MetSoc Home            Publications            Contacts  
Search the Meteoritical Bulletin Database
Last update: 10 Jun 2024
Search for: Search type: Search limits: Display: Publication:
Text help
Starts with
Sounds like
Falls  Non-NWAs
What's new
  in the last:
Limit to approved meteorite names
Search text:  
Northwest Africa 13411
Basic information Name: Northwest Africa 13411
     This is an OFFICIAL meteorite name.
Abbreviation: NWA 13411
Observed fall: No
Year found: 2018
Country: Morocco
Mass:help 264 g
Meteoritical Bulletin:  MB 109  (2020)  OC5-an
Recommended:  OC5-an    [explanation]

This is the only approved meteorite classified as OC5-an.
Search for other: Ordinary chondrites, Ordinary chondrites (type 4-7)
Comments: Approved 22 Nov 2020
Writeup from MB 109:

Northwest Africa 13411 (NWA 13411)

Western Sahara, Morocco

Purchased: 2018

Classification: OC5-an

History: The 190.96 and 73.03 g samples were found near Adrar, Algeria, by a meteorite prospector in 2018. Dave Lehman and his partner acquired the samples from the finder.

Physical characteristics: Samples are irregularly shaped and brown. Interior of sample is orangish brown and contains abundant chondrules and weathered metal and sulfides.

Petrography: Description and Classification (A. Love, App) Sample has a chondritic texture composed of numerous close-packed equilibrated chondrules set within a comminuted matrix of the chondritic lithology. This matrix is crosscut by ubiquitous FeNiOH veinlets. When viewed using backscattered electron imaging, the olivines and pyroxene have almost identical gray-scale colors. The sample is composed of BO, PO (dominant), PP (clinoenstatite is rare but present) and rare Al-rich chondrules with an average apparent diameter of 395±219 µm (n=131). Some pyroxenes are zoned from enstatite cores to augite rims. The sample contains secondary plagioclase with an average grainsize of 29 µm (n=15). Additional minerals are: chromite, K-rich feldspar, apatite, kamacite, taenite, troilite and gypsum. Despite a comprehensive search for reduced sulfide and phosphide phases commonly associated with enstatite and forsterite chondrites, none were found in this sample.

Geochemistry: (A. Love, App) Olivine (Fa8.35±0.15, Fe/Mn=16.97±0.58, n=18), low-Ca pyroxene (Fs8.47±0.26Wo1.09±0.32, Fe/Mn=10.78±0.39, n=18); high-Ca pyroxene rims (Fs3.44±0.08Wo46.93±2.71, n=4). plagioclase of variable composition (Ab18.17-83.41Or0.66-12.88, n=6); FeNi metal (6.71±0.21wt% Ni and 1.09±0.02wt% Co, n=9). Oxygen Isotopes: (Karen Ziegler, UNM) analyses of acid-washed subsamples by laser fluorination gave (all per mill): δ17O=4.199, 3.277, 3.836, 3.592, 3.666, 3.102; δ18O=5.891, 5.520, 6.526, 5.464, 6.433, 5.240; Δ17O=1.089, 0.362, 0.390, 0.707, 0.269, 0.335.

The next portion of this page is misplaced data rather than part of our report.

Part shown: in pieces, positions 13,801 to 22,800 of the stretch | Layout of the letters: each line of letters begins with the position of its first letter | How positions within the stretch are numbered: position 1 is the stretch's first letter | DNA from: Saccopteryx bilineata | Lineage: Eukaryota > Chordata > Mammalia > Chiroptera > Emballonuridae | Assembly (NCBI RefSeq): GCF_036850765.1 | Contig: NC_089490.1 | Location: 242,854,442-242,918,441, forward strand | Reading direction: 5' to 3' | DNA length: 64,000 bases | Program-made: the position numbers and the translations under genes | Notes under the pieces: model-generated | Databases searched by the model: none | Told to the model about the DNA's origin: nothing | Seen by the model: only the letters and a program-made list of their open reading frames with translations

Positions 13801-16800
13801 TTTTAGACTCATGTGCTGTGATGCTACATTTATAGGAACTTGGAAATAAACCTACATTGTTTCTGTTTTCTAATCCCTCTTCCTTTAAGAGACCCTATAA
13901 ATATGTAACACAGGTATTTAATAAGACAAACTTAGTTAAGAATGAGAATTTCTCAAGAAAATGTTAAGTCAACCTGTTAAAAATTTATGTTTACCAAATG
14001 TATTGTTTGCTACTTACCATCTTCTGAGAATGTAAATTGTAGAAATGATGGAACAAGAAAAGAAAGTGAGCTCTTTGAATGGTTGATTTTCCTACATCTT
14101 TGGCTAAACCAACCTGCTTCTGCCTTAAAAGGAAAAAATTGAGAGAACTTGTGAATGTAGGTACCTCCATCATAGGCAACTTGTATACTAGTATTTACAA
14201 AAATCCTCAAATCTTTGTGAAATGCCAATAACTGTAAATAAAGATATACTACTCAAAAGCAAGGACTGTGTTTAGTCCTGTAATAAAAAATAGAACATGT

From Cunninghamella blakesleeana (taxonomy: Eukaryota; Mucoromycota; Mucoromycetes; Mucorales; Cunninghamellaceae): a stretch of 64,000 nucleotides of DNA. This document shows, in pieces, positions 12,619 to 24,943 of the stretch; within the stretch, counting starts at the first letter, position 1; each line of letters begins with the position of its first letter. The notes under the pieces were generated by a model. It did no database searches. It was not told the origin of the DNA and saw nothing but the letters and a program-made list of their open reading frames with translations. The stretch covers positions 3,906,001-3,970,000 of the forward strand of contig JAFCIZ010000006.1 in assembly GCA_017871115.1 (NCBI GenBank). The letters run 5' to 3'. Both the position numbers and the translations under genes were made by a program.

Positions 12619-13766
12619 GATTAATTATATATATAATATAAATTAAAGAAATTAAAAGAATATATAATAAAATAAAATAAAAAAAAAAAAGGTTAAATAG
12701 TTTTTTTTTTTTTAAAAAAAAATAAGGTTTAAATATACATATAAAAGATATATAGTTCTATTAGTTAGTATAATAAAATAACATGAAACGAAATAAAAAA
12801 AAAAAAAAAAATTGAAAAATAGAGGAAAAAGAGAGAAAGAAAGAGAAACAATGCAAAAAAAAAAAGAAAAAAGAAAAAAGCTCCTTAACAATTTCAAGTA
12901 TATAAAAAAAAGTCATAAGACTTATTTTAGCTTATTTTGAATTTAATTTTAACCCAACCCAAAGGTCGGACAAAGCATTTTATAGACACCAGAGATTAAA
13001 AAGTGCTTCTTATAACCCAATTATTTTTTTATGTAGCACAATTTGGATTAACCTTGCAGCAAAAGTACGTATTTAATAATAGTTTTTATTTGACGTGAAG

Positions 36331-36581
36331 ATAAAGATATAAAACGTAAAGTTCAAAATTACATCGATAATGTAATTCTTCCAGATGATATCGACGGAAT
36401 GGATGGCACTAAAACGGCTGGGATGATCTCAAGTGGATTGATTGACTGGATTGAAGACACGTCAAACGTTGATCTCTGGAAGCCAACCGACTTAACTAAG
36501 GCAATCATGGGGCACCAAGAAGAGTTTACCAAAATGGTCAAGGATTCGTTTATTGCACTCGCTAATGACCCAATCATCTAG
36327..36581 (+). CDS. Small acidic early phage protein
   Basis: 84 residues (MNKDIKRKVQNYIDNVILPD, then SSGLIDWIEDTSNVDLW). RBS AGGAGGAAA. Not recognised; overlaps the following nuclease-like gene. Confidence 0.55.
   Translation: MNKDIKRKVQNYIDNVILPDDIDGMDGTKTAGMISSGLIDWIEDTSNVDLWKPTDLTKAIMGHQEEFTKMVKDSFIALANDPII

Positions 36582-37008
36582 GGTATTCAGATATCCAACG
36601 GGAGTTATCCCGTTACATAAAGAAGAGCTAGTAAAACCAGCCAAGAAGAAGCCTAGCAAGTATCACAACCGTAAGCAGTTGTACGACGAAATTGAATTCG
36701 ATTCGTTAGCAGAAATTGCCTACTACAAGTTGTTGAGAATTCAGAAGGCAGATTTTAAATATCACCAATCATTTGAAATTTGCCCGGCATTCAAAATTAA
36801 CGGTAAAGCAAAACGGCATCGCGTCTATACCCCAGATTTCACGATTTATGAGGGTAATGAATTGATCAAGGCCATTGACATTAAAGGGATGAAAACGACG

Classification: Ordinary chondrite (OC5-an, C-S2, W3) Based on chondritic texture and presence of weathered and unweathered metal, this sample has similarities with ordinary chondrites. Based on mineral compositions and oxygen isotopes, this is an anomalous ordinary chondrite. Equilibrated compositions and grainsize of secondary plagioclase indicate this sample corresponds to petrologic type 5. Oxygen isotope compositions plot at a distance from the slope 1 line for equilibrated ordinary chondrites. Mean Δ17O composition is below the standard range for unequilibrated H chondrites and the standard deviation of the Δ17O is higher than that recorded in the entire range of unequilibrated ordinary chondrites. Co concentrations in kamacite fall between values measured in L and LL chondrites (Rubin, 1990).

Specimens: Dave Lehman and a partner hold the main mass. Two slices totaling 25.08g and a polished thin section and mount are on deposit at App.

Data from:
  Table 0
  Line 0:
State/Prov/County:Western Sahara
Date:P 2018
Mass (g):264.2
Shock stage:C-S2
Weathering grade:W3
Fayalite (mol%):8.3±0.1
Ferrosilite (mol%):8.5±0.3; 3.4±0.1
Wollastonite (mol%):1.1±0.3; 46.9±2.7
Magnetic suscept.:5.01
Classifier:A. Love, App
Type spec mass (g):25.08
Type spec location:App
Main mass:Dave Lehman
Comments:Submitted by Anthony Love
Plots: O isotopes:  
   and collections
UNM: Institute of Meteoritics MSC03 2050 University of New Mexico Albuquerque NM 87131-1126 USA, United States; Website (institutional address; updated 12 Feb 2015)
App: Department of Geology, 572 Rivers St., Appalachian State University, Boone, NC 28608, United States (institutional address; updated 7 Mar 2013)
References: Published in Meteoritical Bulletin, no. 109, in preparation (2020)
Find references in NASA ADS:
Find references in Google Scholar:


     This is the only approved meteorite from Western Sahara, Morocco
     This is 1 of 2089 approved meteorites from Morocco (plus 32 unapproved names) (plus 1 impact crater)

Direct link to this page